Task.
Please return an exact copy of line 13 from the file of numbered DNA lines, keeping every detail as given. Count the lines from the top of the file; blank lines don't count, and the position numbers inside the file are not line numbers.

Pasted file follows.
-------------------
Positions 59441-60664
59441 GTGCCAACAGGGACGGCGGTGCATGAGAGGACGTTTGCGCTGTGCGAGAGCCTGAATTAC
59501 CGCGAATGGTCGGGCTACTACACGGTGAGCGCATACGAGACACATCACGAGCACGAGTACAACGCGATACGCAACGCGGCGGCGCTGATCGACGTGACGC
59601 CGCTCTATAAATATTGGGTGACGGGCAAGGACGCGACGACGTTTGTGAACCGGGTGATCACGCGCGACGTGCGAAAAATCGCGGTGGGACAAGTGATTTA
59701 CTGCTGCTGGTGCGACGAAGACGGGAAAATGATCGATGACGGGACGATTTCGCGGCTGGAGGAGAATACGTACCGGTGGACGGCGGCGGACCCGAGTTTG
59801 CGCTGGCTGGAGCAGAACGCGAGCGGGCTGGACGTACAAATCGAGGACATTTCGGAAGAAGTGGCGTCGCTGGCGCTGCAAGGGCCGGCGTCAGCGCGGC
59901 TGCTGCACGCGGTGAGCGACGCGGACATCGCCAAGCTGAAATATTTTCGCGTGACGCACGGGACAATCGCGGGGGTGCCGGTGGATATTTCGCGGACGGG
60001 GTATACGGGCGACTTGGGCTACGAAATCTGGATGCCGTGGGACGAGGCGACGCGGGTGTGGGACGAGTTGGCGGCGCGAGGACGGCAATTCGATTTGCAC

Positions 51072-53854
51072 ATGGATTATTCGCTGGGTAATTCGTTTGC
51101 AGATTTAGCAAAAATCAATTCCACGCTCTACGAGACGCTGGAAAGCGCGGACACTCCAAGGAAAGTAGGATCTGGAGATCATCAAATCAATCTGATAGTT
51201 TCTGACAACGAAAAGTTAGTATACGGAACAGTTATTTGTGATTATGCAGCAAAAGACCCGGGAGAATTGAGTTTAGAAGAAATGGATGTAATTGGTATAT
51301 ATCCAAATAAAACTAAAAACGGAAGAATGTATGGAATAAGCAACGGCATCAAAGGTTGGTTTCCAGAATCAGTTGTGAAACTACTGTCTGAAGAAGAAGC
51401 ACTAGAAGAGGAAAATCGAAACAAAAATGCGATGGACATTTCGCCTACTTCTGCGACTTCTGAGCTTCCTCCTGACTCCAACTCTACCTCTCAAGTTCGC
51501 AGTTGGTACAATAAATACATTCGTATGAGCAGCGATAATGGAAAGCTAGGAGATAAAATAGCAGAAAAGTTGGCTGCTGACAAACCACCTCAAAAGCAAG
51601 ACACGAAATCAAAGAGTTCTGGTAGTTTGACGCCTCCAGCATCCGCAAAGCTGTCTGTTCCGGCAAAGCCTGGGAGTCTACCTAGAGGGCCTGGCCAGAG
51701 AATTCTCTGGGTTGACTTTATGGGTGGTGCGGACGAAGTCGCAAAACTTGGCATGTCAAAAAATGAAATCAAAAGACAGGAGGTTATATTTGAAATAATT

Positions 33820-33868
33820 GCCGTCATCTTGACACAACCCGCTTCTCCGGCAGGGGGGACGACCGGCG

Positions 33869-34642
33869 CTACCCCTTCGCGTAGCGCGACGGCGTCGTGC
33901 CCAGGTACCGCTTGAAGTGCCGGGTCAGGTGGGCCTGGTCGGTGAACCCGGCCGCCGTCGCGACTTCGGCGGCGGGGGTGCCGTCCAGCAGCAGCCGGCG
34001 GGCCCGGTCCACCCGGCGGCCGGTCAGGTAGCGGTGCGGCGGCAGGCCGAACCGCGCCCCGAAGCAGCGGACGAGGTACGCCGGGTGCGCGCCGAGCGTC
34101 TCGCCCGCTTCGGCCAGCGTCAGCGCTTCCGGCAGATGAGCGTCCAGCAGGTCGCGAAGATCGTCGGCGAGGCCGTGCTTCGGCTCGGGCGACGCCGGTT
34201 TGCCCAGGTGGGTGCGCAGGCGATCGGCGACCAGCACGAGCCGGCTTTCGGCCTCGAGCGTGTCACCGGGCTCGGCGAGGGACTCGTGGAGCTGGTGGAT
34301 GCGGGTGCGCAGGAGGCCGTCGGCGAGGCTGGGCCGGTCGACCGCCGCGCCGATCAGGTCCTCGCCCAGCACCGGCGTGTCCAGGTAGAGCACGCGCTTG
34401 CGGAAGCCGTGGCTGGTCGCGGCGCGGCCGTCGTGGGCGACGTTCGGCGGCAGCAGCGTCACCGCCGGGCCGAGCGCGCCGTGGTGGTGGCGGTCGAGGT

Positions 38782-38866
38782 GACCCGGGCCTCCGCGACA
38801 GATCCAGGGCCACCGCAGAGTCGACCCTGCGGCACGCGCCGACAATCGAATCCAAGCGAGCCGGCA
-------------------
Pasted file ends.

51301 ATCCAAATAAAACTAAAAACGGAAGAATGTATGGAATAAGCAACGGCATCAAAGGTTGGTTTCCAGAATCAGTTGTGAAACTACTGTCTGAAGAAGAAGC